140. Parlati, M.V., Perri, E., Rizzati, B. and Palopoli, A. (1995) Selezione dell’olivo in Calabria clone “Carolea Cefaly”: un interessante clone caratterizzato da precocità di maturazione e pezzatura del frutto superiore alla media. Proc. Congress “L’olivicoltura Mediterranea: stato e prospettive della colturae della ricerca”. Rende, Italy, pp. 193–207.Google Scholar
  141. Perri, E., Parlati, M., Mulé, R. and Fodale, A. (1994) Attempts to generate haploid plants from in vitro cultures of Olea europaea anthers. Acta Hort. 356, 47–50.Google Scholar
  142. Pliego-Alfero, F., Pèrez-Barrance, G., Sànchez-Romero, C. and Mercato, J.A. (2005) Genetic transformation of olive somatic embryos through biolistic. Abstracts “International Symposium on Biotechnology of Temperate Fruit Crops and Tropical Species”. Florida, USA, p. 122.Google Scholar
  143. Pontikis, C.A., Loukas, N. and Koussonig, G. (1980) The use of biochemical markers to distinguish olive cultivars. J. Amer. Soc. Hort. Sci. 55, 333–343.Google Scholar
  144. Potes, M.F., Leitao, F., Serrano, J.F. and Ivone Clara, M. (1999) Preliminary studies on isoenzyme polymorphism in cvs. of Olea europaea and Olea oleaster. Acta Hort. 474, 499–503.Google Scholar
  145. Prevost, G. and Mostardini, S. (1999) Gli studiosi dell’olivo e la sua classificazione botanica. Olivae 78, 60–77.Google Scholar
  146. Pritsa, T.S. and Voyiatzis, D.G. (1999) The in vitro morphogenetic capacity of olive embryos, as effected by their developmental stage and the L-arginine and L-glutamine concentration in the nutrient substrate. Acta Hort. 474, 87–90.Google Scholar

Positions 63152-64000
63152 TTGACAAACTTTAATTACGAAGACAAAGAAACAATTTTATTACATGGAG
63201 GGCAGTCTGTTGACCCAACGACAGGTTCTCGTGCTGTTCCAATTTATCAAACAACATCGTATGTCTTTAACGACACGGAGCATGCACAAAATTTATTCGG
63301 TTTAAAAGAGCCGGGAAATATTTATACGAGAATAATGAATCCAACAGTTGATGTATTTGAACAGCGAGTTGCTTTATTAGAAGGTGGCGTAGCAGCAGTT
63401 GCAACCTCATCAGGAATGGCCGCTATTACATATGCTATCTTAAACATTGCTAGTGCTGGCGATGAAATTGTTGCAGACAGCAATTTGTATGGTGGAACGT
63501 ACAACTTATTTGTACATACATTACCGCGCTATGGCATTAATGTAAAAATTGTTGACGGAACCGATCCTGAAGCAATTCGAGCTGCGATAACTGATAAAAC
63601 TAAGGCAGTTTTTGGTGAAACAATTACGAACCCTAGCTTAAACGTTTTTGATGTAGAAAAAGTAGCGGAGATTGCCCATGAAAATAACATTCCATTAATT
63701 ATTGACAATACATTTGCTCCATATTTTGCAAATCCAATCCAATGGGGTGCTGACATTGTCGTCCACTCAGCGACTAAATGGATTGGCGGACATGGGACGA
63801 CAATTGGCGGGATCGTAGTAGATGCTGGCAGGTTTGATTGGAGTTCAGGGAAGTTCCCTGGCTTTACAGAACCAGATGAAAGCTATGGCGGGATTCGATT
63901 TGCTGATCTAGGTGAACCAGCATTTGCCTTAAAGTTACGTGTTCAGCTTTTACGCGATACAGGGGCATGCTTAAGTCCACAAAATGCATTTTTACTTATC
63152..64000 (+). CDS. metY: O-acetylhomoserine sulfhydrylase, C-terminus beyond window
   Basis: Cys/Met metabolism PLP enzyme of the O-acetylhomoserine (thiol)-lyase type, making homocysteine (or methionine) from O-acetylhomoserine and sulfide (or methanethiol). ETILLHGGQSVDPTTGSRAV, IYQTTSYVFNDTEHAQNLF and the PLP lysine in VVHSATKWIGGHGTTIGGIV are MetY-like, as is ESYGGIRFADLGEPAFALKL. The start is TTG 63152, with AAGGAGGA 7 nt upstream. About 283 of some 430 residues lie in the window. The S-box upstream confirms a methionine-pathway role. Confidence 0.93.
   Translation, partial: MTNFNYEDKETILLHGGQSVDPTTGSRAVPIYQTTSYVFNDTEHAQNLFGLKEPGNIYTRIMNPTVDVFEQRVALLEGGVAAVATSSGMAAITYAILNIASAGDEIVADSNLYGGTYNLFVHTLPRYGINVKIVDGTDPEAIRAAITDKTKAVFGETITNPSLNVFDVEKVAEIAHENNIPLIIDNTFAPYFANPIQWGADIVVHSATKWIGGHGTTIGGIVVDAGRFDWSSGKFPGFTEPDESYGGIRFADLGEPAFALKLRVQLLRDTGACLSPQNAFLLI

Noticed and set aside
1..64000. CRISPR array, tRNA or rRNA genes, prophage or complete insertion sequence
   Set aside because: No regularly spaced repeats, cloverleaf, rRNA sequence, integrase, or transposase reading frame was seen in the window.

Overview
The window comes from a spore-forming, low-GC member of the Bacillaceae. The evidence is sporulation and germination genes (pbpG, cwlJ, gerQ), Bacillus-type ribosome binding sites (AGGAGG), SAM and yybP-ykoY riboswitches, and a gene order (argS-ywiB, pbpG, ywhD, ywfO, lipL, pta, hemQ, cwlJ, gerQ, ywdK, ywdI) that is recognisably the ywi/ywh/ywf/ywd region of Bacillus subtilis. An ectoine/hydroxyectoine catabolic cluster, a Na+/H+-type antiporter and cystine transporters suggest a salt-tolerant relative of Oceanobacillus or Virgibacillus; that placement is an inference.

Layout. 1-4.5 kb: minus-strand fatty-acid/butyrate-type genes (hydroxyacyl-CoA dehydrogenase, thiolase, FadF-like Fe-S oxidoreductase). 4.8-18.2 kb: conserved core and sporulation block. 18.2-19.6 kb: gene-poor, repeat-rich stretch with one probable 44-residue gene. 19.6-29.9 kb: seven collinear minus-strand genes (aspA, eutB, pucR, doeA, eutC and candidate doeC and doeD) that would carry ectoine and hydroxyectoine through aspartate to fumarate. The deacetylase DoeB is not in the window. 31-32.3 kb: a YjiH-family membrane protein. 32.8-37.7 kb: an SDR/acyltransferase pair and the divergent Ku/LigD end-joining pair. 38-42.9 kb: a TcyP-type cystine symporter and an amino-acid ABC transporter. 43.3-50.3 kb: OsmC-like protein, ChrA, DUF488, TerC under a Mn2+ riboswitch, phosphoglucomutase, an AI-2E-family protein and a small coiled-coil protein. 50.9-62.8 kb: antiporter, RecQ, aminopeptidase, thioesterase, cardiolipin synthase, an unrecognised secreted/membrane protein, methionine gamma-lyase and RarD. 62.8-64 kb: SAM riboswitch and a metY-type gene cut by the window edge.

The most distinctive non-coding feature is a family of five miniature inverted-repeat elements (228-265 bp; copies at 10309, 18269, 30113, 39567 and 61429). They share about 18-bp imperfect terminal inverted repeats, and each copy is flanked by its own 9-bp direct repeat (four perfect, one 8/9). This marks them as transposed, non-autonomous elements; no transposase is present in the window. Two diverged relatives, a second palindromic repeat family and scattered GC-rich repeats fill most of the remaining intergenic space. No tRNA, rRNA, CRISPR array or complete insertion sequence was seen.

147. Rallo, P., Dorado, G. and Martin, A. (2000) Development of simple sequence repeats (SSRs) in olive tree (Olea europaea L.). TAG 101, 984–989.CrossRefGoogle Scholar
  148. Rallo, L., Barranco, D., Caballero, J.M., Del Rio, C., Martin, A., Tous, J. and Trujillo, I. (2005). Variedades de Olivo en Espana. Junta de Andalucia, Miniterio de Agricultura, Pesca y Alimentacion. Ediciones Mundi-Prensa, Madrid, pp. 496.Google Scholar
  149. Rapoport, H. (1999) Botanica y morfologia. In: D. Barranco, R. Fernandez-Escobar and L. Rallo. (Eds.) El cultivo del olivo, 3rd ed. Mundi-Prensa, Madrid, pp. 35–60.Google Scholar
  150. Revilla, M.A., Pacheco, J., Casares, A. and Rodr‘guez, R. (1996) In vitro reinvigoration of mature olive trees (Olea europaea L.) through micrografting. In Vitro-Plant 32, 257–261.CrossRefGoogle Scholar
  151. Roselli, G. (1990) Miglioramento genetico dell’olivo: la selezione del materiale di moltiplicazione e la tutela del germoplasma. Proc. Congress “Nuove prospettive nel vivaismo olivicolo”. Pescia, Italy.Google Scholar
  152. Roselli, G. and Donini, B. (1982) ‘Briscola’ nuova cultivar di olivo a sviluppo compatto. Riv. Ortoflofrutt. It. 66, 103–114.Google Scholar
  153. Roselli, G., Benelli, G. and Morelli, D. (1989) Relationship between stomatal density and winter hardiness in olive (Olea europaea L.). J. Hort. Sci. 64(2), 199–203.Google Scholar